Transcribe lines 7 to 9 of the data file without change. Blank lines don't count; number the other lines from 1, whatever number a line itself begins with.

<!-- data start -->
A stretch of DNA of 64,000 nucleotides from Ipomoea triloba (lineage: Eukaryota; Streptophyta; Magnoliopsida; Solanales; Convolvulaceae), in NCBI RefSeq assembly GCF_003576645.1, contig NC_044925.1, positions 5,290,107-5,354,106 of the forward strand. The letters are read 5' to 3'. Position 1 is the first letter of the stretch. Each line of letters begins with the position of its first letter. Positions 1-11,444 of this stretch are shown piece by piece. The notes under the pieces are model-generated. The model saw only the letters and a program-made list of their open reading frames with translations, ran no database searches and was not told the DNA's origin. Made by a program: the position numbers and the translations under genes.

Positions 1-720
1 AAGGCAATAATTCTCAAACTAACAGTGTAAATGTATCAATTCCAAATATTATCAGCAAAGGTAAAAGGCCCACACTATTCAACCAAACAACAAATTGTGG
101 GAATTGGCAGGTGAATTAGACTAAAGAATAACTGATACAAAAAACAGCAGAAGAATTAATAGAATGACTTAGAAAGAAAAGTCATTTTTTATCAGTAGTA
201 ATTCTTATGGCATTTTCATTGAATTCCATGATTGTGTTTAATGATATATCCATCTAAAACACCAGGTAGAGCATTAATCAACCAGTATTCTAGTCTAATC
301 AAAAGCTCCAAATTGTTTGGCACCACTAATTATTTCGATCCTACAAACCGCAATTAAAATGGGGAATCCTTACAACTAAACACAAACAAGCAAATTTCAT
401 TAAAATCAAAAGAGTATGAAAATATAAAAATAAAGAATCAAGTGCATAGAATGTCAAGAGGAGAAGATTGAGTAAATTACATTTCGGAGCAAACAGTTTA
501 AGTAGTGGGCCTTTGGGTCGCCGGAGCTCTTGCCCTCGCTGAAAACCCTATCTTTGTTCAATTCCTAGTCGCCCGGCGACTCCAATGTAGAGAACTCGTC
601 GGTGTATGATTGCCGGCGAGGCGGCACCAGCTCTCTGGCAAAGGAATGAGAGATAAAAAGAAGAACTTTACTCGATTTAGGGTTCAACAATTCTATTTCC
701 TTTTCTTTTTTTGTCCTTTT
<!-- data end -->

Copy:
401 TAAAATCAAAAGAGTATGAAAATATAAAAATAAAGAATCAAGTGCATAGAATGTCAAGAGGAGAAGATTGAGTAAATTACATTTCGGAGCAAACAGTTTA
501 AGTAGTGGGCCTTTGGGTCGCCGGAGCTCTTGCCCTCGCTGAAAACCCTATCTTTGTTCAATTCCTAGTCGCCCGGCGACTCCAATGTAGAGAACTCGTC
601 GGTGTATGATTGCCGGCGAGGCGGCACCAGCTCTCTGGCAAAGGAATGAGAGATAAAAAGAAGAACTTTACTCGATTTAGGGTTCAACAATTCTATTTCC